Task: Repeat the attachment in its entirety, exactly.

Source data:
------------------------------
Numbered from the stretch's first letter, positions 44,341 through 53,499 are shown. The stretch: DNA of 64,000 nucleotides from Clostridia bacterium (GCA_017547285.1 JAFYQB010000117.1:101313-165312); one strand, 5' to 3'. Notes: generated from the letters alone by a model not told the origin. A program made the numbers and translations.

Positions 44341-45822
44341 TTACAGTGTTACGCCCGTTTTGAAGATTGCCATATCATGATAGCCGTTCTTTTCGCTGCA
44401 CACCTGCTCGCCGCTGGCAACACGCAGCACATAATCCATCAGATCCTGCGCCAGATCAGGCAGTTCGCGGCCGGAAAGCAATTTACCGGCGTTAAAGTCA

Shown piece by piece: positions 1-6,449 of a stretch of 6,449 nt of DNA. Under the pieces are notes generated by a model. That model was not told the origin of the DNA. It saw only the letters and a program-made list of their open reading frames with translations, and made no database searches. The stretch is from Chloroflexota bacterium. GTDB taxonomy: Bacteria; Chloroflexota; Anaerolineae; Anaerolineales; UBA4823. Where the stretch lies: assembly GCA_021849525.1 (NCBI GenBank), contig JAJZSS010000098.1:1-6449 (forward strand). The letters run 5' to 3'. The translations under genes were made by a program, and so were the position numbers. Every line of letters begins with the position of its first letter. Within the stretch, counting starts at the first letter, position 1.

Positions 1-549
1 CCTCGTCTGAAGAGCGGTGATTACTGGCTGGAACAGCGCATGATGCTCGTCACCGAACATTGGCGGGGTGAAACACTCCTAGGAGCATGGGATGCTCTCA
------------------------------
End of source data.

Numbered from the stretch's first letter, positions 44,341 through 53,499 are shown. The stretch: DNA of 64,000 nucleotides from Clostridia bacterium (GCA_017547285.1 JAFYQB010000117.1:101313-165312); one strand, 5' to 3'. Notes: generated from the letters alone by a model not told the origin. A program made the numbers and translations.

Positions 44341-45822
44341 TTACAGTGTTACGCCCGTTTTGAAGATTGCCATATCATGATAGCCGTTCTTTTCGCTGCA
44401 CACCTGCTCGCCGCTGGCAACACGCAGCACATAATCCATCAGATCCTGCGCCAGATCAGGCAGTTCGCGGCCGGAAAGCAATTTACCGGCGTTAAAGTCA

Shown piece by piece: positions 1-6,449 of a stretch of 6,449 nt of DNA. Under the pieces are notes generated by a model. That model was not told the origin of the DNA. It saw only the letters and a program-made list of their open reading frames with translations, and made no database searches. The stretch is from Chloroflexota bacterium. GTDB taxonomy: Bacteria; Chloroflexota; Anaerolineae; Anaerolineales; UBA4823. Where the stretch lies: assembly GCA_021849525.1 (NCBI GenBank), contig JAJZSS010000098.1:1-6449 (forward strand). The letters run 5' to 3'. The translations under genes were made by a program, and so were the position numbers. Every line of letters begins with the position of its first letter. Within the stretch, counting starts at the first letter, position 1.

Positions 1-549
1 CCTCGTCTGAAGAGCGGTGATTACTGGCTGGAACAGCGCATGATGCTCGTCACCGAACATTGGCGGGGTGAAACACTCCTAGGAGCATGGGATGCTCTCA